37. Ellis, A. (2005). Can rational-emotive behavior therapy (REBT) and acceptance and commitment therapy (ACT) resolve their differences and be integrated? Journal of Rational-Emotive & Cognitive-Behavior Therapy, 23(2), 153–168.CrossRefGoogle Scholar
  38. Ellis, A., & Becker, I. (1982). A guide to personal happiness. North Hollywood, CA: Wilshire Books.Google Scholar
  39. Ellis, A., & Bernard, M. E. (1985). What is rational-emotive therapy (RET)? In A. Ellis & M. E. Bernard (Eds.), Clinical applications of rational-emotive therapy (pp. 1–30). New York, NY: Plenum Press.CrossRefGoogle Scholar
  40. Ellis, A., & DiGiuseppe, R. (1993). Are inappropriate or dysfunctional feelings in rational-emotive therapy qualitative or quantitative? Cognitive Therapy & Research, 17(5), 471–477.CrossRefGoogle Scholar
  41. Ellis, A., & Dryden, W. (1997). The practice of rational emotive behavior therapy (2nd ed.). New York, NY: Springer Publishing Company.Google Scholar
  42. Ellis, A., & Harper, R. A. (1975). A new guide to rational living. North Hollywood, CA: Wilshire Books.Google Scholar
  43. Ellis, A., & Robb, H. (1994). Acceptance in rational-emotive therapy. In S. C. Hayes, N. S. Jacobson, V. M. Folette, & M. J. Dougher (Eds.), Acceptance and change: Content and context in psychotherapy (pp. 13–32). Reno, NV: Context Press.Google Scholar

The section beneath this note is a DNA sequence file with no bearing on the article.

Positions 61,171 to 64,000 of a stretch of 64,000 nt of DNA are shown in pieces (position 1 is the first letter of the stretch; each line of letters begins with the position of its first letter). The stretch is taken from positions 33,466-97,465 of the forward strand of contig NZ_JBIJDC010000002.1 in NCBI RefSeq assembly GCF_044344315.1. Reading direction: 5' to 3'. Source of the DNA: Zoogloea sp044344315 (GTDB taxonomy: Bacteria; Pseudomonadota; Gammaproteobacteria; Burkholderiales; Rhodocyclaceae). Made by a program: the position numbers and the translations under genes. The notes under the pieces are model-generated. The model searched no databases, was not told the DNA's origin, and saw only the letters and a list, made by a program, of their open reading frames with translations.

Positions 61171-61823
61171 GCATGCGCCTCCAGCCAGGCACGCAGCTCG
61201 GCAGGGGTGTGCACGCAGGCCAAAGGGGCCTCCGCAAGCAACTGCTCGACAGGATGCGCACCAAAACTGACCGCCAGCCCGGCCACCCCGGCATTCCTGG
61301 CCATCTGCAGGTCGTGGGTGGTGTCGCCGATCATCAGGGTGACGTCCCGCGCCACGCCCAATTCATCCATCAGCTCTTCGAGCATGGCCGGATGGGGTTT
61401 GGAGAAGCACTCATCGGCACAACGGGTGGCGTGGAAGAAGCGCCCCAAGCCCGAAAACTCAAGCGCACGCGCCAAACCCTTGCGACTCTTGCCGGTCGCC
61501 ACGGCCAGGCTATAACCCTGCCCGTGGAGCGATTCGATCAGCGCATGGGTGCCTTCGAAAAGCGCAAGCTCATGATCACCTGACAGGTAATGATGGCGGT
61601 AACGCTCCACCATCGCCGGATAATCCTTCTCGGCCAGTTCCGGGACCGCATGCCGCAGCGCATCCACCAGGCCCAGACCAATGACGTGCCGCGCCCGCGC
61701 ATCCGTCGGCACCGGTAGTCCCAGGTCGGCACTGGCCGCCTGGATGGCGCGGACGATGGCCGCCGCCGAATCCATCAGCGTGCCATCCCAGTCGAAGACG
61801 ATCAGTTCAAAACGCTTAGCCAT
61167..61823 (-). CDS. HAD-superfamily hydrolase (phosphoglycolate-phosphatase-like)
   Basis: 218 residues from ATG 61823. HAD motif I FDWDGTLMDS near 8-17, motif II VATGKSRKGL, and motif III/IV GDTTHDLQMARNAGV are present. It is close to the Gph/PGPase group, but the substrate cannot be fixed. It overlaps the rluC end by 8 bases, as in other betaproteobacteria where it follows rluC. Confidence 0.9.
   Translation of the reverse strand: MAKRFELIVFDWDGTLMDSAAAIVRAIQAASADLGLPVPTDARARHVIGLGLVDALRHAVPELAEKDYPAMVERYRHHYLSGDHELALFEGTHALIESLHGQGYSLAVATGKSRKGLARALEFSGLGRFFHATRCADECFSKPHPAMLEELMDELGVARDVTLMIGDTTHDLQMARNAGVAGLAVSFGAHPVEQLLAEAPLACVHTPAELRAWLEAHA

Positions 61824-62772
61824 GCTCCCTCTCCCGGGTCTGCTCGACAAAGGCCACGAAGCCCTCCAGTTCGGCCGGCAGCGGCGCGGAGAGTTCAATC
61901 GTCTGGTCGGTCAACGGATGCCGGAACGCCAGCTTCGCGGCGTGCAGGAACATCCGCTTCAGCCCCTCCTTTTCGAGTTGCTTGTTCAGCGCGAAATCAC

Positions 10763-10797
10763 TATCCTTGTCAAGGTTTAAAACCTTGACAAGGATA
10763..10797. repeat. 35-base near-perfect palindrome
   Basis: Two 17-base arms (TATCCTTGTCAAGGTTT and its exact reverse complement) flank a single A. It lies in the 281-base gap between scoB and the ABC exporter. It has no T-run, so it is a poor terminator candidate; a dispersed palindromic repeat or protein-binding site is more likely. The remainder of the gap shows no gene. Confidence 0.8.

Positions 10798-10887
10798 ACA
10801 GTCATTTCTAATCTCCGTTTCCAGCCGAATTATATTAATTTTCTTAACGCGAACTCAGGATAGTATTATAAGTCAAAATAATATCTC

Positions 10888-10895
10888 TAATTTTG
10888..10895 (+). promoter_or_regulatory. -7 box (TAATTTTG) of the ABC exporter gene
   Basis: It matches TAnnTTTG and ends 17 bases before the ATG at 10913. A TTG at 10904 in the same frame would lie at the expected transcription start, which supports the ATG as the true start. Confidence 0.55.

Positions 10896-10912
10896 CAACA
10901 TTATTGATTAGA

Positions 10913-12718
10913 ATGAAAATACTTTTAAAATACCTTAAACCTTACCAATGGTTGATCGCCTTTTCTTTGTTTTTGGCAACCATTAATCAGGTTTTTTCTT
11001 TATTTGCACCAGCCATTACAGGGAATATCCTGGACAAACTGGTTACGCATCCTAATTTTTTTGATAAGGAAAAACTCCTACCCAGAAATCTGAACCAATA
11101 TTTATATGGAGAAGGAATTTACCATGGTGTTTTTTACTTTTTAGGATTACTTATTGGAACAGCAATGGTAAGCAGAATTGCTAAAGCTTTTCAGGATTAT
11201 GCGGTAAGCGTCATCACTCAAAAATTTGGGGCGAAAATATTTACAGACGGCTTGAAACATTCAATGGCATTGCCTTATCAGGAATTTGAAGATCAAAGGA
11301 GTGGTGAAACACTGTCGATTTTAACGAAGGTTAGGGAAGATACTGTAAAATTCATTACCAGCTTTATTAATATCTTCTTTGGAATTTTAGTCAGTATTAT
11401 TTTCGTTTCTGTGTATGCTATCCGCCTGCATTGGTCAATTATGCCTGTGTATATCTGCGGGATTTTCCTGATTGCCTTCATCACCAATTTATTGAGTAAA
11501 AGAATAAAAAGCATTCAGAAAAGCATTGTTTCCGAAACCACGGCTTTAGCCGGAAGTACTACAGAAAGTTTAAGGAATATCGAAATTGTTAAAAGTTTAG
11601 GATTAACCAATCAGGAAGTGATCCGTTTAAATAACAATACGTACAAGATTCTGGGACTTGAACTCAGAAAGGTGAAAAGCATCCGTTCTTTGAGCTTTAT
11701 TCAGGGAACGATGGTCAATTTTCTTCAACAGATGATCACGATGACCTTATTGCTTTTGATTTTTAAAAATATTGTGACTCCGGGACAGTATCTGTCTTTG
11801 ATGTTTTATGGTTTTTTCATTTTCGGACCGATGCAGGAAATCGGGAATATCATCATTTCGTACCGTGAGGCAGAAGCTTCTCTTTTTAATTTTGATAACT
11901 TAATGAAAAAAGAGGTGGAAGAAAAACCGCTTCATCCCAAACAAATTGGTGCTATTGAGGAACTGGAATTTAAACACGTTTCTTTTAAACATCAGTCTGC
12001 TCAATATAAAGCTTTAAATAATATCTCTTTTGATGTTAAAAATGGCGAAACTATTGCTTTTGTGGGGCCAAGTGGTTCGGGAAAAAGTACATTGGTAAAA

44. Flett, G. L., Besser, A., Davis, R. A., & Hewitt, P. (2003). Dimensions of perfectionism, unconditional self-acceptance, and depression. Journal of Rational-Emotive & Cognitive-Behavior Therapy, 21(2), 119–138.CrossRefGoogle Scholar
  45. Ford, B. Q., Shallcross, A. J., Mauss, I. B., Floerke, V. A., & Gruber, J. (2014). Desperately seeking happiness: Valuing happiness is associated with symptoms and diagnosis of depression. Journal of Social and Clinical Psychology, 33(10), 890–905.PubMedPubMedCentralCrossRefGoogle Scholar
  46. Fredrickson, B. L. (1998). What good are positive emotions? Review of General Psychology, 2(3), 300–319.PubMedPubMedCentralCrossRefGoogle Scholar
  47. Fredrickson, B. L., & Joiner, T. (2002). Positive emotions trigger upward spirals toward emotional well-being. Psychological Science, 13(2), 172–175.PubMedCrossRefGoogle Scholar
  48. Fredrickson, B. L., & Losada, M. F. (2005). Positive affect and the complex dynamics of human flourishing. American Psychologist, 60(7), 678–686.PubMedCrossRefGoogle Scholar
  49. Gable, S. L., & Haidt, J. (2005). What (and why) is positive psychology? Review of General Psychology, 9(2), 103–110.CrossRefGoogle Scholar